VUMC study may offer answers for treating depression in alcoholicsFeb. 1, 2016, 4:03 PM
A study by researchers at Vanderbilt University Medical Center is offering a glimmer of hope to alcoholics who find it hard to remain sober because their abstinence is hounded by stubborn, difficult-to-treat depression.
Using an anesthetic drug that also has antidepressant properties, and another drug that raises levels of a mood-enhancing natural chemical in the brain, the researchers found that they could alleviate depressive-like symptoms in a mouse model of alcoholism.
The findings, published online this month in the journal Neuropsychopharmacology, could set the stage for development of novel treatments for mood and anxiety disorders that are induced by withdrawal from alcohol.
Depression is highly associated with alcohol abuse disorders. Yet before these findings can be applied to humans, “much work remains to be done,” said senior author Danny Winder, Ph.D., professor of Molecular Physiology and Biophysics and of Psychiatry.
Clinical studies in which both conditions have been treated at the same time are “woefully lacking,” he and his colleagues wrote. In addition, commonly used antidepressants called selective serotonin reuptake inhibitors (SSRI) are not very effective in this population.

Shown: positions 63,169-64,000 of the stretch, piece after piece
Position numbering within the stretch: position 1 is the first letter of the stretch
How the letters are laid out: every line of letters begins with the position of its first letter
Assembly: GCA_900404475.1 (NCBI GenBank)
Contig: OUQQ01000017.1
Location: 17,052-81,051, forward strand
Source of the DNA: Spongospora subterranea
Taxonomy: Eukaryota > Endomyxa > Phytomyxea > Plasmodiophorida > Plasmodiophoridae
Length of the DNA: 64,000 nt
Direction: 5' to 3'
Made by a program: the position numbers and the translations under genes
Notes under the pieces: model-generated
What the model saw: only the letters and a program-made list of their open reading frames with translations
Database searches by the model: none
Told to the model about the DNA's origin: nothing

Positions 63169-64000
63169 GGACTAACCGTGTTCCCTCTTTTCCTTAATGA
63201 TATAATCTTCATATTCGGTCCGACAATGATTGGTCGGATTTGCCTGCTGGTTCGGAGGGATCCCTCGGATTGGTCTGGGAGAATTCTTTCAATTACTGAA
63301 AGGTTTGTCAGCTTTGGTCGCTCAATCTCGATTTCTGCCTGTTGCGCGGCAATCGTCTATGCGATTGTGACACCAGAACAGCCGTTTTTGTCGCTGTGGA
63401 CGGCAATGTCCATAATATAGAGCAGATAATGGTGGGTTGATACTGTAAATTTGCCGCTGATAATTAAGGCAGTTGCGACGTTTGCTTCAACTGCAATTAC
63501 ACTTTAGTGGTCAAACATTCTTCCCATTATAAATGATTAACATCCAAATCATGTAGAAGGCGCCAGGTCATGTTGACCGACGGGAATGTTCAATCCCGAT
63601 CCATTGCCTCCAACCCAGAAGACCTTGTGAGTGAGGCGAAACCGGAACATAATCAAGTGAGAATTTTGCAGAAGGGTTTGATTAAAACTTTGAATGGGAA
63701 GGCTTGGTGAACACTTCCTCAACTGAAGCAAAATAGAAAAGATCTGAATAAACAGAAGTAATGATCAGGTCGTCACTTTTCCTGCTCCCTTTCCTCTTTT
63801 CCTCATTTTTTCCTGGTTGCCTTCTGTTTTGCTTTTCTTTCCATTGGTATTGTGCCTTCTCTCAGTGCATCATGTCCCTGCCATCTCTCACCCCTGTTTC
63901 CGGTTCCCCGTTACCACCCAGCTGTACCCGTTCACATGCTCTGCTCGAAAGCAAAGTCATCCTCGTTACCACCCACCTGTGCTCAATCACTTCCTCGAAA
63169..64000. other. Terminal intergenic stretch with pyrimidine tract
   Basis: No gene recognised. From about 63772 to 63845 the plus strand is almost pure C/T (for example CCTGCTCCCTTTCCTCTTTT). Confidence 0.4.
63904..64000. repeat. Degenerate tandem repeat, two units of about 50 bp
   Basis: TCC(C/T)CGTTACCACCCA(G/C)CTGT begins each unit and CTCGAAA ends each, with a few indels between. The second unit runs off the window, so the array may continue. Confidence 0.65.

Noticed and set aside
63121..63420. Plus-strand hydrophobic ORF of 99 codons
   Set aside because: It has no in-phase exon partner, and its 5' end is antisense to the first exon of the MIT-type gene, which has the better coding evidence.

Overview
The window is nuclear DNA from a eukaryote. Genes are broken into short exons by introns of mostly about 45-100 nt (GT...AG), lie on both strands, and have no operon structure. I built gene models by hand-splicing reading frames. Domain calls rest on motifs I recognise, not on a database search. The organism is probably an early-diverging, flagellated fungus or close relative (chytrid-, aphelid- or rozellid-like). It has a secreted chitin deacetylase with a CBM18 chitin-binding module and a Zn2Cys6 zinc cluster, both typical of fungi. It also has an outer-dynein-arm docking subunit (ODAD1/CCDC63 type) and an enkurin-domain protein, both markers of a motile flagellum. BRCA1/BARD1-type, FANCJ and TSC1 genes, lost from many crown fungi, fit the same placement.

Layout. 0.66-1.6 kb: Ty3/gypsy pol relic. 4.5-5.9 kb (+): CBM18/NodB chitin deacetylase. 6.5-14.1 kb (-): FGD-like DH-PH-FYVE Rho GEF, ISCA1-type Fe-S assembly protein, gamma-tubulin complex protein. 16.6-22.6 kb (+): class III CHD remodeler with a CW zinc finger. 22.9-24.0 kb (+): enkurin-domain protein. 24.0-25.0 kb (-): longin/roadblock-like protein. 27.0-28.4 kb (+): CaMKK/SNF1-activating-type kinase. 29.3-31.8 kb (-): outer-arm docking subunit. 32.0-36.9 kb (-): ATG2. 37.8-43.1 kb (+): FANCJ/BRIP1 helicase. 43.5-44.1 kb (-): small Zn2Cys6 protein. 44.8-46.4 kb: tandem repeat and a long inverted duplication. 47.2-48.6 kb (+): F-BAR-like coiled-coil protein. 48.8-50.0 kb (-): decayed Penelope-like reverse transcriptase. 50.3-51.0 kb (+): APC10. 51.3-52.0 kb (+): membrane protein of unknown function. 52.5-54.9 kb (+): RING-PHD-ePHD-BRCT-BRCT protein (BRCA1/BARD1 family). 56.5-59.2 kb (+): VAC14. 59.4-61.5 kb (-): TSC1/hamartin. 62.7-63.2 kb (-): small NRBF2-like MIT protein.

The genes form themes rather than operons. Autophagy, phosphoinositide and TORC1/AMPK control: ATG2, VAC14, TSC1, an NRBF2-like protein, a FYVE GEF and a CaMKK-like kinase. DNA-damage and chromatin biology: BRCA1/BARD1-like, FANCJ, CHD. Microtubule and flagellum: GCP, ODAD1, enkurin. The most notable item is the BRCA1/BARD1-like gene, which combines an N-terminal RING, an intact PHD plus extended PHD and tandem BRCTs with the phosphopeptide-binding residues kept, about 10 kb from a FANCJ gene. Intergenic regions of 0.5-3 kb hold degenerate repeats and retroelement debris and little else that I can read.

The Vanderbilt researchers validated a previously established mouse model in which the animals exhibit depression-like behavior following withdrawal of alcohol.
They then tested ketamine, an anesthetic drug that blocks the NMDA receptor in the brain and which has been shown to have rapid and long-lasting antidepressant effects in humans. When the mice were given ketamine, the depressive symptoms were reversed.
The researchers also tested the effect of raising brain levels of an endocannabinoid called 2-AG by blocking the enzyme monoacylglycerol (MAG) lipase. Endocannabinoids are naturally produced chemical messengers that have been implicated in depression and anxiety-like behavior.
A previous Vanderbilt study found that raising 2-AG levels with an MAG lipase inhibitor reduced stress-induced anxiety-like behaviors in mice. In the current study, treatment with a MAG lipase inhibitor had a similar effect to ketamine in reversing depressive symptoms after alcohol withdrawal.
“We are excited to pursue the role of the endocannabinoid system further,” Winder said. But clinical use of ligands (compounds) that bind endogenous cannabinoid receptors is still in its infancy, he said.
Winder’s co-authors included first author Katherine Holleran, a graduate student in the Vanderbilt Neuroscience Graduate Program, and Sachin Patel, M.D., Ph.D., associate professor of Psychiatry and of Molecular Physiology and Biophysics.
The study was supported by National Institutes of Health grants AA021623, AA019455 and MH103950, and by the Brain & Behavior Research Foundation, formerly the National Alliance for Research on Schizophrenia and Depression (NARSAD).